Why Are 40,000+ Veterans Homeless

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On a single night in January 2011, 67,495 homeless Veterans spent the night on the
streets of America.
An estimated 144,842 Veterans spent at least one night in an emergency shelter or
transitional housing program in one recent year.
Many other Veterans are considered at risk of homelessness because of poverty, lack of
support from family and friends, substance use or mental health issues, and precarious
living conditions.
VA is the only federal agency that provides substantial hands-on assistance directly to
Veterans who are homeless or at risk of homelessness.
Each year, VA’s specialized homelessness programs provide health care to almost
150,000 homeless Veterans and other services to more than 112,000 Veterans.
More than 40,000 homeless Veterans receive compensation or pension benefits each
month.
Although they are limited to Veterans and their dependents, VA’s major homeless
programs constitute the largest integrated network of homeless assistance programs in
the country.
Here is Help
The Six Pillars of the Homeless Initiative
http://www.va.gov/homeless/about_the_initiative.asp
VA’s initiative, from the Secretary’s office to local communities, is guided by six pillars:
Community Partnerships A network of more than 2,418 shelters, soup kitchens, and
other community partners around the United States are providing the services Veterans
need to stay in their homes or get back on their feet. Combined with other community
organizations, there are over 4,000 community groups working to serve our homeless
Veterans.
Income/Employment/Benefits VA has put more than 370 currently or formerly
homeless Veterans to work across the country as Vocational Rehabilitation Specialists
who assist about 40,000 fellow Veterans annually.
Housing/Supportive Services Through a partnership with the U.S. Department of
Housing and Urban Development (HUD), homeless Veterans are provided with Section
8 “Housing Choice Vouchers” by HUD under the HUD-VASH Program. VA provides
case management services through the HUD-VASH and Grant-Per-Diem programs.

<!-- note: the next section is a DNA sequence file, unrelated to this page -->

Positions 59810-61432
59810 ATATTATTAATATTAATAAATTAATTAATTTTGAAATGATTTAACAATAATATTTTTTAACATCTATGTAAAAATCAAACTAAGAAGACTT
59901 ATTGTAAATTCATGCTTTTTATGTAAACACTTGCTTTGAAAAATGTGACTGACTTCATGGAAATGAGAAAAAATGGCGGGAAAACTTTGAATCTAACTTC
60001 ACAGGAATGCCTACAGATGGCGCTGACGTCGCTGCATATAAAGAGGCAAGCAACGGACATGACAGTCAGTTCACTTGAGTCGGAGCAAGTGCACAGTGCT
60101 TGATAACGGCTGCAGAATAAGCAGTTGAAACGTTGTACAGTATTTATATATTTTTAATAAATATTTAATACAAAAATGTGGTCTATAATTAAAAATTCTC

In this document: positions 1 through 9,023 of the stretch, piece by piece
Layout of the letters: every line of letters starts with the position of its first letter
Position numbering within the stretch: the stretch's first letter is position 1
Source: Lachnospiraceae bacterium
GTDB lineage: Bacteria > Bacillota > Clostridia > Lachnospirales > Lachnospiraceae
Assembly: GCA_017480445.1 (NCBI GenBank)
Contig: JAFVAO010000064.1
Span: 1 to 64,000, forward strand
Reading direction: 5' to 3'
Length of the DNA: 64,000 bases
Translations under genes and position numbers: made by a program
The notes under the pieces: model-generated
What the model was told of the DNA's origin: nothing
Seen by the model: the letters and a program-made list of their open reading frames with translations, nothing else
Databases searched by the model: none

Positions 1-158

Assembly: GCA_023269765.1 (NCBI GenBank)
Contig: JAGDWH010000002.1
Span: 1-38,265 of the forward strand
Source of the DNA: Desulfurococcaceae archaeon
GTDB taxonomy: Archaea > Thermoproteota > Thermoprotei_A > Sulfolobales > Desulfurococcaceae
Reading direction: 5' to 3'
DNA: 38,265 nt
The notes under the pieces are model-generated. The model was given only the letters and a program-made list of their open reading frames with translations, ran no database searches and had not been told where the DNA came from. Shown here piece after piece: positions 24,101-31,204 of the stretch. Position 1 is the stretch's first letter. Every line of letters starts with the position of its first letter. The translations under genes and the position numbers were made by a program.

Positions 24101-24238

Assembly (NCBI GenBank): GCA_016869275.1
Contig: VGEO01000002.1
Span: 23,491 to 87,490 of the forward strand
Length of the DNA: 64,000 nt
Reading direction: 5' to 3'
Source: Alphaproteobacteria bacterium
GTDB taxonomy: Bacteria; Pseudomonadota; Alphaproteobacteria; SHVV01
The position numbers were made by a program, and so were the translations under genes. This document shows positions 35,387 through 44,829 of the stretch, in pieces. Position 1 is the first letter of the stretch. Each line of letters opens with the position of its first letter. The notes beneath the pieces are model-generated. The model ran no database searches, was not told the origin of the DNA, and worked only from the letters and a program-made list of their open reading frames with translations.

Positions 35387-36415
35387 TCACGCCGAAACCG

Outreach/Education VA works on the ground in communities to raise the awareness of
Veterans and their support networks about services such as 1-877-4AID-VET, VA’s
24/7 hotline to support Veterans who are homeless or at risk of becoming homeless.
Prevention VA provides grants to community groups that assist Veterans who are
homeless or at risk of homelessness and their families as well in maintaining permanent
housing.
Treatment VA supports Veterans who need a range of medical, psychiatric, vocational,

Hope Is Not a Method

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Almost since the beginning of human civilization, there has always been a strong connection
between the military and commerce. There are many similarities between a military unit and a
business. For example – both have a mission statement, both must make the best use of the
technology available and both have rivals to contend with and “Defeat”. When it comes to large
firms there is also a similarity regarding the number of personals. There is also much to learn
about running a business from personal experience in the military, as explained by two former
US army generals in the book “Hope Is Not a Method”.
A recent study (May 2011) done by the SBA Office of Advocacy showed that military veterans
are at least 45 percent more likely to become entrepreneurs than those who didn’t serve in the
military. According to the latest data available from the US Census Bureau (From 2007),
veterans owned 9 percent of all businesses in the US (2.4 million), which employed around 6
million people and generating over 1.2 trillion dollars. Furthermore, the study found that
veterans with 20+ years of service had higher rates of self-employment and that officers are the
most inclined to become self-employed.